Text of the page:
Many people have heard of the 5 stages of grief (denial, anger, bargaining, depression, and acceptance). It used to be thought that once someone would go through these “stages” they would be through with the process of grief. We have now learned that grief is not a process to “get over”, rather a unique journey with a mixture of emotions and reactions. There is no right or wrong way to grieve, but there are some healthy and unhealthy coping strategies. Please continue reading for some suggestions on healthy ways to continue your grief journey.

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Talk about your loved one who died with friends, family and/or a professional.

Grief is truly a journey, requiring time and energy. It is a very unique process and it doesn’t have a set amount of time.

Pace yourself. Grief can be hard and tiring. It takes a lot of energy to feel so intensely. Allow yourself plenty of time to do normal everyday activities. Try not to over-schedule yourself, you don’t need the added stress. Rest when you can and need to, it’s not a sign of weakness.

Try to resist the temptation to “throw yourself” into work, school or other diversions. This leaves too little time for the grief work you need to do for yourself.

Take care of yourself. Give yourself time and space to begin your grief journey. Get enough rest. Eat healthy food. Give yourself a break.

Resist the temptation to use alcohol or drugs. These can interfere with the grieving process or cover it up – not take it away.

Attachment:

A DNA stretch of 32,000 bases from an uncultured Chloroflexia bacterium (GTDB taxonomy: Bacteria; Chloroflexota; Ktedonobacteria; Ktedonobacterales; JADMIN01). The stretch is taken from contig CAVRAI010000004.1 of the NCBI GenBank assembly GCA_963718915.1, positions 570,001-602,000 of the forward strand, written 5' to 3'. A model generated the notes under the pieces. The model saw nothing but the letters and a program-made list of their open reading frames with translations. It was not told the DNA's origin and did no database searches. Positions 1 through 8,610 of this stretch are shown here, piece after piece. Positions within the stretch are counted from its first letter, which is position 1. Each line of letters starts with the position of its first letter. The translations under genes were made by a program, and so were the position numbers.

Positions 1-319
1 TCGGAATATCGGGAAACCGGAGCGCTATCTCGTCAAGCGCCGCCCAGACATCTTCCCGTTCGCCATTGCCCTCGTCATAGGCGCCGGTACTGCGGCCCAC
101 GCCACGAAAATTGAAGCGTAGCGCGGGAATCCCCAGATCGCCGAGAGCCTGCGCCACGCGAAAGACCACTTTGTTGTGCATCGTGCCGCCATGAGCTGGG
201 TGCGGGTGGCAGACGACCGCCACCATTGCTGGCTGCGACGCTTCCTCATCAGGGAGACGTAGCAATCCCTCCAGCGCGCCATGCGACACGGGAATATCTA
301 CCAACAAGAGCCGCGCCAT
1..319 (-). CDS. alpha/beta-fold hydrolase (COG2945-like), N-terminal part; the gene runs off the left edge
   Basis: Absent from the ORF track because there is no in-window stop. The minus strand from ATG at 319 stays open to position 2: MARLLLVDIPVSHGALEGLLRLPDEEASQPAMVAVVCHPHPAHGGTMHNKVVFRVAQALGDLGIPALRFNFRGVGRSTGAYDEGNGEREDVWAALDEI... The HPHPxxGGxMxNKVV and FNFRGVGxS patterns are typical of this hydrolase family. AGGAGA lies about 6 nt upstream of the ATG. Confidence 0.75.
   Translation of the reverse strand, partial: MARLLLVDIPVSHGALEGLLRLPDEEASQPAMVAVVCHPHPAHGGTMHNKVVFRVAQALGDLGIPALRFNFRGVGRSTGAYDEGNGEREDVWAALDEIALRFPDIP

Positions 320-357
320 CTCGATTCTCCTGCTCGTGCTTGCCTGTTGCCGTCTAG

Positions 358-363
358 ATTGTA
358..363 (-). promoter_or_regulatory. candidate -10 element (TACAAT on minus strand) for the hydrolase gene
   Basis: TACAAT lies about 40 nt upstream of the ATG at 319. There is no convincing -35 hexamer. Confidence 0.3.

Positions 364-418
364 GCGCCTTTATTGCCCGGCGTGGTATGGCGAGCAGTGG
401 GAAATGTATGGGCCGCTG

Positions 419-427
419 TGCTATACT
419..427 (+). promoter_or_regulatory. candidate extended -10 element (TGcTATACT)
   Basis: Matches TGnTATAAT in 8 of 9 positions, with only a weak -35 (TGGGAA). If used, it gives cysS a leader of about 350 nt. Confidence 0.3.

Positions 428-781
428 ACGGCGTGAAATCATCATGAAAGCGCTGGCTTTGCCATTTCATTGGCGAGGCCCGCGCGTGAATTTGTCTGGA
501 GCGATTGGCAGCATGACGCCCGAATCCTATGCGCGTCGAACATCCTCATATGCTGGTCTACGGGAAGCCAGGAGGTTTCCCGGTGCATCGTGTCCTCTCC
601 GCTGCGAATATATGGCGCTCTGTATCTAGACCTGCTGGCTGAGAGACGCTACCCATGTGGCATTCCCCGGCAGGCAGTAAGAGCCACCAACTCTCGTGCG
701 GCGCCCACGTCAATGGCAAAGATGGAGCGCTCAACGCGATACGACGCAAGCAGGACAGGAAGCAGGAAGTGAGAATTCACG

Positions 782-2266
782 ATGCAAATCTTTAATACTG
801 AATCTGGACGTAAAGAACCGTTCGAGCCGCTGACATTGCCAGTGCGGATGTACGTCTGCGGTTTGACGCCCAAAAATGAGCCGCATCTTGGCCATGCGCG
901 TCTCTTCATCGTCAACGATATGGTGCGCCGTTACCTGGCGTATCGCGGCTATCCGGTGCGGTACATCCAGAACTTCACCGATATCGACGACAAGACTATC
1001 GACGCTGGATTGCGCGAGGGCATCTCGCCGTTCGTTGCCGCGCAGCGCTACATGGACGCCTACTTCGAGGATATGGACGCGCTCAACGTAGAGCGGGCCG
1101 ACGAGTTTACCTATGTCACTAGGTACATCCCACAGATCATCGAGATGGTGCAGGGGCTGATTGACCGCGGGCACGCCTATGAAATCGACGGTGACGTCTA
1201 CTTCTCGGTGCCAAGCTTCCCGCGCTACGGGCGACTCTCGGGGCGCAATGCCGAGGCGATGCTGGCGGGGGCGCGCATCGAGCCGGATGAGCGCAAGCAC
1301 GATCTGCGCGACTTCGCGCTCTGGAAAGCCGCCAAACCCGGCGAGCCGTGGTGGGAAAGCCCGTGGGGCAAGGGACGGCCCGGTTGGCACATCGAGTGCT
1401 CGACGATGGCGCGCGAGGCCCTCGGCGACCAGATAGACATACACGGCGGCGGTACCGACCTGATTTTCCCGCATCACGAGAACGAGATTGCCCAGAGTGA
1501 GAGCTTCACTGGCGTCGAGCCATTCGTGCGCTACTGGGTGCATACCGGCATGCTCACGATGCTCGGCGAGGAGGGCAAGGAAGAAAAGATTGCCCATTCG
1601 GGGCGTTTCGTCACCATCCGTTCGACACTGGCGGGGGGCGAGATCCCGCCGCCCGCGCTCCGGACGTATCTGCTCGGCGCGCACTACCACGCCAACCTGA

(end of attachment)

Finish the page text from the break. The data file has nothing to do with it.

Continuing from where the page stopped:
If you are religious, contact your place of worship and utilize offered services.

Talk to others who have experienced the death of a loved one. People who have been through grief can empathize with and help support you, and vice versa.

The grief process is an individual experience. Some people like to talk about things while others prefer to grieve by “doing” something. Do what feels right for you.

Express your grief. The best way to work with your grief is to let it out. So how do you let out your emotions? Do you: Cry, scream, and yell? Do you: express your feelings through music, art, poetry, or journaling? Some express themselves with only one or a few trusted people, while others chose to make a display of expression. Do what feels right for you.

Focus on your health. Grief can be a great stress on your body and mind. It can upset sleep patterns, lead to depression, weaken your immune system, and highlight medical problems. See your doctor if you are worried about your symptoms.

Consider getting professional help if you feel overwhelmed, hopeless, or helpless. Seek professional help if you have suicidal thoughts. Grief therapy doesn’t have to be long-term. Even if you don’t see yourself as the kind of person who would go to therapy, it may be beneficial.

Grief tends to go at it’s own rate, so allow yourself time to grieve. There is no right way and no time limit!

Be patient. There may be days where you feel great, but there may also be setbacks. Don’t expect to “Get over it” or have a deadline in mind. Reminders can trigger emotions – both physical and emotional. This is not a sign of weakness. Instead, your mind and body are telling you that your grief journey isn’t done.

Create your own ways of memorializing your loved one. Celebrate their life in whatever way feels right to you. Try supporting a cause they believed in, start a scholarship, plant a garden, make a donation in their name, etc.

Have a little fun. Do something to make you laugh and/or smile. Many may find this difficult to do at first, but it is wonderful medicine for the grieving soul.

Please know that National Students of AMF Support Network is always here to support grieving college students. You are important to us and we want you to know that you are never alone. We don’t expect you to “get over” your grief, but we would love to help you Actively Move Forward in your grief journey!

For more information please contact National Students of AMF’s Director of Programming:

Kiri Thompson at